Peter Robert Drummond ~ Bookseller and Agriculturist

Peter Robert Drummond (1802–1879), bookseller and agriculturist, was born at Madderty, Perthshire, the son of John Drummond, a small farmer, and his wife, Jean Gow. He was educated in Madderty, and in early life worked as a carpenter. He attained skill as a maker of picture frames, which brought him into the society of picture dealers and allowed him to gain some knowledge of art.

While working in Glasgow as assistant to his uncle, a provision merchant, Drummond developed a love of literature. Towards the end of
1832 he opened a circulating library at 15 High Street, Perth. During the same year he made the acquaintance of the poet Robert Nicoll who was then apprenticed to a nearby grocer. On Drummond’s advice Nicoll gave up grocery and started a bookselling business in Dundee.

A few years later Drummond was able to move to larger premises at 32 High Street, where he largely relinquished his circulating library and entered fully into the bookselling trade. From here he introduced Perth audiences to Jenny Lind, Grisi, and other famous singers. Drummond then moved to 46 George Street from his High Street premises, and built what was to become the Exchange Hotel. He intended to use the premises as a printing office, and perhaps to start a newspaper. He resolved, however, to turn to farming, and, having completed the building as a hotel, made over his bookselling business to his cousin John. He took the holding of Balmblair, in the parish of Redgorton, Perthshire, from Lord Mansfield. Drummond wrote several pamphlets on political and agricultural subjects,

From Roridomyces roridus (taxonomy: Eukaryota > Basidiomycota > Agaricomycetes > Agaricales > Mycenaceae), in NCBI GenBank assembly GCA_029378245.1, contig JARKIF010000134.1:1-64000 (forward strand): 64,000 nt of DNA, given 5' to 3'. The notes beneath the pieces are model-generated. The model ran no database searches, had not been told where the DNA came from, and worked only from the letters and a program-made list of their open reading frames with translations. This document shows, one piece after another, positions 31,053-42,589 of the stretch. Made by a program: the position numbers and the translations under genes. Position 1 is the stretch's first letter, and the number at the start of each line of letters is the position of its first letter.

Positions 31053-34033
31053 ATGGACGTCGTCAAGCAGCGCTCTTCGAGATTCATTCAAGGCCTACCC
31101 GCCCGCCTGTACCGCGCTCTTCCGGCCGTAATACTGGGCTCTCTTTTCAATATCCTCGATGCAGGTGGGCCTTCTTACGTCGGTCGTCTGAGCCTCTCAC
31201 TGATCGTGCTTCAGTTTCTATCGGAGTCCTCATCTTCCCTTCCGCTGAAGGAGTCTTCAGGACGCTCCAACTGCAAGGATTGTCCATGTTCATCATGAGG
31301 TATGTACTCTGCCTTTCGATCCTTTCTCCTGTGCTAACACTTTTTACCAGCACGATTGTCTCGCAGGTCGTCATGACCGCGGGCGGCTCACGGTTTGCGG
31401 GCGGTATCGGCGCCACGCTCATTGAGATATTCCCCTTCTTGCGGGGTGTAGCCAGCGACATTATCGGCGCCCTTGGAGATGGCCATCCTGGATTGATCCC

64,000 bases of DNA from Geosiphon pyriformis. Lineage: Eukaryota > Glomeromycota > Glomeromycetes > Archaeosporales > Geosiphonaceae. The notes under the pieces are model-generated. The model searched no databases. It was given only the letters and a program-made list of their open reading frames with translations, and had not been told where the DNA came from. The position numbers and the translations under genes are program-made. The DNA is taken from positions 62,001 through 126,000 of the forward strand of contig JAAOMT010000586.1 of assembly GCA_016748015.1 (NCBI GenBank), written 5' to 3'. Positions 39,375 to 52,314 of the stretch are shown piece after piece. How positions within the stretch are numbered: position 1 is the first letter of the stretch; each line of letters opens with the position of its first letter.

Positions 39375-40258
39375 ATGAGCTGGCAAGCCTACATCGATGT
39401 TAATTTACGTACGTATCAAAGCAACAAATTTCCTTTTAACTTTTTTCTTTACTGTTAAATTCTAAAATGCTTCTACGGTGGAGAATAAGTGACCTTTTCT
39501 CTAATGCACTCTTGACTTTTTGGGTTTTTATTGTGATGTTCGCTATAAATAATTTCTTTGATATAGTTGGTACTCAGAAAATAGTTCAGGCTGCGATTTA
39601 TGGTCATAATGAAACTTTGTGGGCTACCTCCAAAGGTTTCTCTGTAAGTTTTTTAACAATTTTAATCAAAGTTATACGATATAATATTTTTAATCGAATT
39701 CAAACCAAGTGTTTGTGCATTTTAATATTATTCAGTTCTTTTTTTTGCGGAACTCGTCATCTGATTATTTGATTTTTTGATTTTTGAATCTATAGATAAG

including The Tenants and the Landlords versus the Free Traders (1850), in support of the agricultural interest. He was also something of an inventor, and was awarded a medal for a churn at the Great Exhibition of 1851, and received an honourable mention for an agricultural rake at the exhibition of 1862. He became an enthusiastic collector of paintings and engravings, and about 1859 he exhibited his collection in the Exchange Hall, Perth.

By 1873 Drummond had retired from farming, and devoted himself to writing. He died suddenly at his home, Ellengowan, Almond Bank, near Perth, on 4 September 1879, and was buried at Wellshill cemetery, Perth. Drummond had been married twice, first to Helen Bryce, and then to Ellen Gow, both of whom predeceased him. He had at least two sons. His Perthshire in Bygone Daysone Hundred Biographical Essays was published posthumously in 1879, and The Life of Robert Nicoll, which he had intended to issue with a complete edition of the poet’s works, was edited by his son James, and appeared in 1884.